Dementia is a loss of cognitive functioning (thinking, remembering and reasoning) to such an extent that it interferes with a person’s daily life and activities.
How we help
The activities we provide support our dementia patients with meaning activities during their stay, many of which are supported by voluntary organisations.
Wishing Well is an interactive live music programme that aims to:
- enrich healthcare settings and support patients’ wellbeing through shared musical experiences
- provide training for musicians and healthcare professionals
- extend the reach of music in healthcare into more hospital, hospice and clinical settings.
Wishing Well partners with NHS Trusts and charities across the South East. Its musicians work closely with healthcare staff to make sure their approach is right for each individual.
Activities volunteers support patients in maintaining normal levels of activity during their stay, by encouraging them to:
- take part in activities being organised on the ward
- sit out of bed for meals
- ask clinicians questions about care plans during their stay, getting home and anything that may be worrying them.
Our ward activity boxes were generously supplied and filled by the Friends of Chichester and Worthing hospitals. We’re able to keep them topped up through fundraising.
Donations to our dementia fund for more equipment like this are always very welcome.
Contributions can be made through Love your Hospital charity.
RITA (Reminiscence Interactive Therapy Activities) software helps reduce anxiety, isolation, depression and confusion in older people.
RITA is used across the UK and provides a wide range of benefits for patients, including:
- fewer falls
- less ‘specialling’ (1:1 observation and care)
- a significant reduction in use of anti-psychotic medication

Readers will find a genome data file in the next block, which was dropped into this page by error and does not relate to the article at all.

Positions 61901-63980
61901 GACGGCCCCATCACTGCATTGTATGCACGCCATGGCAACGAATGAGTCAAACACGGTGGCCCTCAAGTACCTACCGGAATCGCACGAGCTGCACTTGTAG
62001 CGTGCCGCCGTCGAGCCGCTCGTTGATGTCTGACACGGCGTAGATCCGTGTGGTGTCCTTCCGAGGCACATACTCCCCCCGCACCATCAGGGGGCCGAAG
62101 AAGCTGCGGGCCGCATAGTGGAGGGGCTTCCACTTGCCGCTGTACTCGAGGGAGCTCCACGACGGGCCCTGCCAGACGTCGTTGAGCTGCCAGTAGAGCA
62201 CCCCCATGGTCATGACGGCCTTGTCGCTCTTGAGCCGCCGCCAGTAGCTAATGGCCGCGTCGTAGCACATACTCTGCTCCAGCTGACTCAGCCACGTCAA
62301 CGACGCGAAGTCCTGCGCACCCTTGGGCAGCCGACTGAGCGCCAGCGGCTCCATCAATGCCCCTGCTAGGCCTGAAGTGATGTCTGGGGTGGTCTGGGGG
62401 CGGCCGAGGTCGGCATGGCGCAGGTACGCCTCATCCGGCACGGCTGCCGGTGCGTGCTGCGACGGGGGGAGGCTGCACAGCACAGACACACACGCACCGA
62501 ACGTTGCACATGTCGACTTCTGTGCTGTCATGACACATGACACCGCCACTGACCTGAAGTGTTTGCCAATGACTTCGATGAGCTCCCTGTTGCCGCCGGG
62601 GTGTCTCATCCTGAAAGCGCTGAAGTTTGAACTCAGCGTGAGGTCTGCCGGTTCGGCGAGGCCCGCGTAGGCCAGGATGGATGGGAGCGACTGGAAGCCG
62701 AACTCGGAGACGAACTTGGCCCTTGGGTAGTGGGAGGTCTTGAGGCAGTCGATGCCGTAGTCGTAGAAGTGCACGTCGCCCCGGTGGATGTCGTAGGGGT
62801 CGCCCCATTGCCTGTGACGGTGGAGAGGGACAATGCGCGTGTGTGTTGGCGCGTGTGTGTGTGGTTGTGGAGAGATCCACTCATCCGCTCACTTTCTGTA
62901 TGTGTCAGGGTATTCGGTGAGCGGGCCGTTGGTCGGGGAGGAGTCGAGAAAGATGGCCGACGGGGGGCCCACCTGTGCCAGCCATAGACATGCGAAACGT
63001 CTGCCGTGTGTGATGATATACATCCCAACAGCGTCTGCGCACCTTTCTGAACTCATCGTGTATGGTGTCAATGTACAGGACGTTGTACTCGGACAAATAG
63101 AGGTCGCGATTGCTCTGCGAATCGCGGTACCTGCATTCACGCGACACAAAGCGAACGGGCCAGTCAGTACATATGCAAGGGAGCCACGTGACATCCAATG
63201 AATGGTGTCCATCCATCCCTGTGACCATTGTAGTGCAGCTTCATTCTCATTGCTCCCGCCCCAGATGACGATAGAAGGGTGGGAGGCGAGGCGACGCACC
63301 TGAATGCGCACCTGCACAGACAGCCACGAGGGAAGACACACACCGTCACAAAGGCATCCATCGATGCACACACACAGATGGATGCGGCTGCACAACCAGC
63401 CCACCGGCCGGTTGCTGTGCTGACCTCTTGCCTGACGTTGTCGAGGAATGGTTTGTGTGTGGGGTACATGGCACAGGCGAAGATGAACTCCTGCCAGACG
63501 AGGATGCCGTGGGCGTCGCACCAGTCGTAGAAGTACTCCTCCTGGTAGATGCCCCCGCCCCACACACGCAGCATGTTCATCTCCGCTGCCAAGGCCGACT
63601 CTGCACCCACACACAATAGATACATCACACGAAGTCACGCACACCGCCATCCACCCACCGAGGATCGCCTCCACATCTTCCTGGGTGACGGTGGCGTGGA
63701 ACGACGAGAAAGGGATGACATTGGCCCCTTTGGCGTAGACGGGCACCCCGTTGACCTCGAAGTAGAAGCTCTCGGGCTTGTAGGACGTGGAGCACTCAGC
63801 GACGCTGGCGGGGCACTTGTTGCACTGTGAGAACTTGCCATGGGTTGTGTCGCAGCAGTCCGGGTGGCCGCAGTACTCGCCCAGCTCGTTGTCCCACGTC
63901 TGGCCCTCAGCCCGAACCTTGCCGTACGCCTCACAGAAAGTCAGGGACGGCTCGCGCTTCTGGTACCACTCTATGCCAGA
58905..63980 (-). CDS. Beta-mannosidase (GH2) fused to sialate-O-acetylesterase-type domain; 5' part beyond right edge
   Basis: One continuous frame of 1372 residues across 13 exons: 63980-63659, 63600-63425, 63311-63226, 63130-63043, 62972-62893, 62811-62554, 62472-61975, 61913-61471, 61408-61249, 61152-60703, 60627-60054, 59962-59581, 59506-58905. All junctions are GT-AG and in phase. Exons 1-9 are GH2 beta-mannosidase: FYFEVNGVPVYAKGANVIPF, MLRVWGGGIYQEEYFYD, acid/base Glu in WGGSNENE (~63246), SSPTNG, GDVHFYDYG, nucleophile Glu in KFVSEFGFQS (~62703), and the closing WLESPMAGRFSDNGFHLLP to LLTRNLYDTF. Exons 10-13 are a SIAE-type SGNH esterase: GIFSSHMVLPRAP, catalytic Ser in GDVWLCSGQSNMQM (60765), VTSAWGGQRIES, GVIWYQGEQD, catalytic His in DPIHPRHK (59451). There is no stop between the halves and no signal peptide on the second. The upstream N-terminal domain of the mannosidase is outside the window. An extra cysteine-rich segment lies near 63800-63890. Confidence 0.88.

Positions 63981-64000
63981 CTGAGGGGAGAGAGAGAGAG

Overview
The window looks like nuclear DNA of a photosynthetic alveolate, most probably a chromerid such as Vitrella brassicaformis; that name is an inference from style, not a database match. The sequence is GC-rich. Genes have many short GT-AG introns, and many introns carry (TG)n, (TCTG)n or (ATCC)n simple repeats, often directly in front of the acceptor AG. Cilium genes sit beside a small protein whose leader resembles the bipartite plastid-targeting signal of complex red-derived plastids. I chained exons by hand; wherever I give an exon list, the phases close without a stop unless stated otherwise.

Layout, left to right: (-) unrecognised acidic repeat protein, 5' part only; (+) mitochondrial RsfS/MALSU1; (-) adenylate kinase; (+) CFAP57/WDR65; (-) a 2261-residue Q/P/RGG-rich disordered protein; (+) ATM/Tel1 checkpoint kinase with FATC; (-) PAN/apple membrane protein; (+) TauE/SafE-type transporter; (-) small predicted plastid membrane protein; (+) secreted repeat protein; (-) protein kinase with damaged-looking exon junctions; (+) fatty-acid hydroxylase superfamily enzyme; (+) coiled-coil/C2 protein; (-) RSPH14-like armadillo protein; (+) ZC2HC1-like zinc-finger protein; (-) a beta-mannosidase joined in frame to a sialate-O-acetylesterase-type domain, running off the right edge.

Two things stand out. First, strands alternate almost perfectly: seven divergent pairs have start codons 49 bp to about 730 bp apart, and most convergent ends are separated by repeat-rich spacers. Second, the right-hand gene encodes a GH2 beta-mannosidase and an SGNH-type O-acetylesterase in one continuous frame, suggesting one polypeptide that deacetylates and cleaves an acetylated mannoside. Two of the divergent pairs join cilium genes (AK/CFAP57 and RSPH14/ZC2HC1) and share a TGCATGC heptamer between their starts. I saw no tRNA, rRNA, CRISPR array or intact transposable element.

- dramatically-improved patient experience
- significant improvements in patients with a dementia who are unable to sleep
- supporting dignity, respect and wellbeing for patients at the end of life
- better quality of patient-centred care
- shorter hospital stays
- improved interaction with patients for their carers and relatives.
A Twiddlemuff is a knitted or crocheted band we can attach items to for a patient with dementia to twiddle them in their hands while on the wards at our hospitals.
They help stimulation while in hospital and we’ve found they’re simple to make and use, and really valued by our patients.
We would be delighted if any willing knitters could help us create more Twiddlemuffs as part of our dementia awareness work.
You can drop off completed Twiddlemuffs at our hospitals’ receptions. Please enclose your name and address so that we can thank you for your kindness.How to make a twiddlemuff
Weald and Downland Museum outreach
Members of the Weald & Downland Living Museum’s Outreach Team are regular visitors to Worthing and St Richard’s Hospitals as ‘Dementia Friends’ to our patients.
The Weald & Downland Living Museum is dedicated to the buildings and lives of the ordinary people who lived in rural south east England over the last thousand years.
Their outreach volunteers bring materials and artefacts from the museum for our patients to enjoy looking at and handling.
The volunteers are skilled at finding an individual connection with the objects for each person, encouraging conversation between group members and promoting the learning of new skills.
They will also visit bedsides, which can be particularly powerful as some patients are often anxious or unwilling to visit the table on which the artefacts are displayed. Patients are left with something they have made, or have helped to make, (for example, a small corn dolly or a muslin bag with herbs) is another important part of the visit and is much appreciated by everyone on the ward.